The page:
New findings presented today at the 47th Annual Meeting of the American Society for Therapeutic Radiology and Oncology in Denver, Colorado say that there is no direct link between the presence of type II diabetes and the aggressiveness of prostate cancer, but the long-term survival rate is worse.
Researchers at Fox Chase Cancer Center found no correlation between the presence of high levels of insulin in the blood and the subsequent intensity of prostate cancer. Previous studies had suggested that insulin triggered the development of aggressive prostate cancer. "We looked at several key pretreatment factors used to stage the prostate cancer. These factors include the initial PSA, Gleason score and T-stage. The men with type II diabetes didn't have a significantly different initial profile for their prostate cancer than the men without diabetes," said Khanh H. Nguyen, M.D., lead author of the Fox Chase study and a resident in the radiation oncology department at Fox Chase. The study tracked 1,512 men with localized prostate cancer who had been treated with radiation therapy between April 1989 and October 2001. Of these 1,306 men had no history of type II diabetes, while 206 men had diabetes that was managed with diet, medication and exercise. Researchers found that patients without diabetes had a PSA failure rate of 27.2 percent at 5 years as compared to 23.8 percent in diabetes cases. Also 3.1 percent of the non-diabetic patients died of prostate cancer while 2.4 percent of diabetic patients succumbed to it.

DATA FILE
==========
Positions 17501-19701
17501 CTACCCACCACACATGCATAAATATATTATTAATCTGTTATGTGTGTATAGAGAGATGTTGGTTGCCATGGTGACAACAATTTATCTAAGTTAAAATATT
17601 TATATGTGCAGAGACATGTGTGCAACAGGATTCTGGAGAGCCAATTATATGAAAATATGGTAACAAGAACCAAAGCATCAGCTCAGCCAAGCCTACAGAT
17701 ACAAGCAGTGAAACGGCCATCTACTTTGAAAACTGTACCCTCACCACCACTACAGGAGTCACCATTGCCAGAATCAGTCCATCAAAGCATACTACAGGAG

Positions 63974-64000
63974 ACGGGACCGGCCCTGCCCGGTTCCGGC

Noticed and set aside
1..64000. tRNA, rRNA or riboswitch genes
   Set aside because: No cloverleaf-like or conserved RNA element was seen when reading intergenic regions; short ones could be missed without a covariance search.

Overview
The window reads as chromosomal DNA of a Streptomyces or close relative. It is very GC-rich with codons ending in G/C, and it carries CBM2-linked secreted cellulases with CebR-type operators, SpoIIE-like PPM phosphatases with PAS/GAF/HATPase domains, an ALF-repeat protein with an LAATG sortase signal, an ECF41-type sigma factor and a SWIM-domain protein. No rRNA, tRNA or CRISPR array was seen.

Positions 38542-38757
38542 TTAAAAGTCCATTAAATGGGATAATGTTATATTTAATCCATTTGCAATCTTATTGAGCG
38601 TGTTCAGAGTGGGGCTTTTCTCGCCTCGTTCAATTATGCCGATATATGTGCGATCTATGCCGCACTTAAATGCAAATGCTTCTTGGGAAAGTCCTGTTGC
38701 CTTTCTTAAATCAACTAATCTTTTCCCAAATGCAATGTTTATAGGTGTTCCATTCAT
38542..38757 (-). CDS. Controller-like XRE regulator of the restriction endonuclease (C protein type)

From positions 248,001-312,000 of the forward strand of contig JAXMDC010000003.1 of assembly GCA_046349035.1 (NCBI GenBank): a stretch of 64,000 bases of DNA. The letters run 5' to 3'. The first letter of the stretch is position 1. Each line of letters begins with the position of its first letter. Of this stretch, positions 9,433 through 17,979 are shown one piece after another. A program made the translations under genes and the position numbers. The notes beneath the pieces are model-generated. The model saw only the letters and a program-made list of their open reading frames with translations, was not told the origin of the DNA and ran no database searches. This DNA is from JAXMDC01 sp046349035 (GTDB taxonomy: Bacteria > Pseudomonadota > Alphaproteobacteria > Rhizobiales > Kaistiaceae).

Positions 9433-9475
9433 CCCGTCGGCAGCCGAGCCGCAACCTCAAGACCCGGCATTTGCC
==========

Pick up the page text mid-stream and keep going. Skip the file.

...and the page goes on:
"Despite laboratory and epidemiological data suggesting an effect of insulin on prostate cancer growth, in our patient cohort, diabetes did not appear to influence the aggressiveness of prostate cancer at presentation," concluded the researchers.